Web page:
History and renovation
Origin of the museum
The origin of the AfricaMuseum dates back to the Brussels International Exposition of 1897. At King Leopold II’s behest, the ‘Colonial Section’ of the exhibition was moved to the Africa Palace (formerly known as the ‘Colonial Palace’) in Tervuren. The exhibition halls were home to naturalised animals, geological samples, commodities, Congolese ethnographic and artistic objects and art objects created in Belgium. An African village was recreated in the park and housed several Congolese during the day. Seven of these Congolese individuals died during their time in the village.
Leopold II saw the museum as a propaganda tool for his colonial project, aimed at attracting investors and winning over the Belgian population. It was in 1898 that the temporary exhibition became the first permanent museum of the Congo. The institute has always served the dual purpose of museum and scientific institute.
Very early on, the Africa Palace turned out to be too small. Leopold II called on the services of Charles Girault, the architect of the Petit Palais in Paris, and embarked upon an ambitious construction programme. The plans were for a complete site with a new museum of the Congo, an international school, a congress centre, a station, Chinese pavilions and a sports centre.
These construction projects were financed by the profits from the royal private domain of the Congo. As Leopold II had died before the works were completed, it was King Albert I who inaugurated the museum on 30 April 1910.
The name of the museum has changed several times in the course of its history. From Museum of the Congo, it became the Museum of the Belgian Congo when the Congo Free State became the Belgian Congo. In 1952, by Royal Decree, the museum became the Royal Museum of the Belgian Congo. It finally became the Royal Museum for Central Africa at the time of Congo’s independence. Since the renovation, the museum is more commonly known as AfricaMuseum.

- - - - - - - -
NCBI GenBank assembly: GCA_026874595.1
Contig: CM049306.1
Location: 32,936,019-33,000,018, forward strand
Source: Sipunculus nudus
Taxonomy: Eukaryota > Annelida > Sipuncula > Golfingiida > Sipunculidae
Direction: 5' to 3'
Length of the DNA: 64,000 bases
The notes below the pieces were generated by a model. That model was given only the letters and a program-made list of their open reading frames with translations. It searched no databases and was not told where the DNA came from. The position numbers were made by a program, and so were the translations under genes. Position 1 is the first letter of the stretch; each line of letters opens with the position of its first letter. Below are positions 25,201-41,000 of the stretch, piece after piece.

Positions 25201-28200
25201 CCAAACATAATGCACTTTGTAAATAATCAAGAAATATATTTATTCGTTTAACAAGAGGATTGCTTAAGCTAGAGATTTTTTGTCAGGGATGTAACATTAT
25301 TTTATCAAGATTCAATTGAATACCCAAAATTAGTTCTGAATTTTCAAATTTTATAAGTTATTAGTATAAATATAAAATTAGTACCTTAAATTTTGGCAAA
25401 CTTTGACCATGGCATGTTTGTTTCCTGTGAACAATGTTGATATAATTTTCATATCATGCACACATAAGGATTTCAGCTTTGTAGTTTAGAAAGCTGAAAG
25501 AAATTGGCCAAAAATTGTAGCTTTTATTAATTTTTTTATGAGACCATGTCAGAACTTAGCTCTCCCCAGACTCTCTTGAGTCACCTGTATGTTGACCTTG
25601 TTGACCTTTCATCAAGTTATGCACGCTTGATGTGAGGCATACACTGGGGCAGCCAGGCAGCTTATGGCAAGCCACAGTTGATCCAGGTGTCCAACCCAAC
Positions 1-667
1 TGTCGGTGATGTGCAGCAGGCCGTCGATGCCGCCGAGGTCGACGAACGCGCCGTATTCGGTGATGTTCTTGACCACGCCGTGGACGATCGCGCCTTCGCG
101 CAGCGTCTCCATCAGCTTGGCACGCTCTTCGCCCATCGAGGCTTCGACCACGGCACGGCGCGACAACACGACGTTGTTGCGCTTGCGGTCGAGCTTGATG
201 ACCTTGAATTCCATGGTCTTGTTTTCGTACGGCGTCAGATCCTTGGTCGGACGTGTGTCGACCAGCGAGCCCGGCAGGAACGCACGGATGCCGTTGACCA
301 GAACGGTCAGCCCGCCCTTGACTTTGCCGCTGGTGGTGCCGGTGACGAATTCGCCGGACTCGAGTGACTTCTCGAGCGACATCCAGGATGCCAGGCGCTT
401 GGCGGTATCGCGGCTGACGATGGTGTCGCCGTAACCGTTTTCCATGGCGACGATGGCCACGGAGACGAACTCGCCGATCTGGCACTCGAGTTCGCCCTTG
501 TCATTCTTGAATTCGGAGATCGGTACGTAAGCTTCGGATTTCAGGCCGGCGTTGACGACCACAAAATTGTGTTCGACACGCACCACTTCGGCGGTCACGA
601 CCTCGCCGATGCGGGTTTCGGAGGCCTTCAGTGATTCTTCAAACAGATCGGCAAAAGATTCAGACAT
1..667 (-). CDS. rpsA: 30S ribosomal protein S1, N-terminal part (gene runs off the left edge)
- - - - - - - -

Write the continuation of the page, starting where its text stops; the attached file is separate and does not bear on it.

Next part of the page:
The AfricaMuseum reopened on 8 December 2018, after a five-year renovation. The permanent exhibition was outdated and its infrastructure was obsolete, but the biggest challenge was to present a contemporary and decolonised vision of Africa in a building which had been designed as a colonial museum.
Access to the museum is now through the new visitor centre, which hosts a ticket office, shop, restaurant, picnic area for children and cloakrooms.
The visitor walks along the new underground gallery then heads into the basement of the former edifice, where an introductory exhibition looks at the past, the present and the future prospects of the institution. The inner courtyard of the museum building has been excavated to create a light shaft and provide space for music workshops.
On the ground floor, the exhibition is divided up into five thematic zones that are primarily dedicated to Central Africa.
The renovation of the museum building and the construction project for the new building and the underground gallery were awarded to the multidisciplinary Temporary Association Stéphane Beel Architecten (TV SBA).
The listed building was renovated and restored in accordance with the original plans of the late 19th century, while integrating modern techniques.
The total surface area, accessible to the public, has increased from 6,000 to 11,000 m².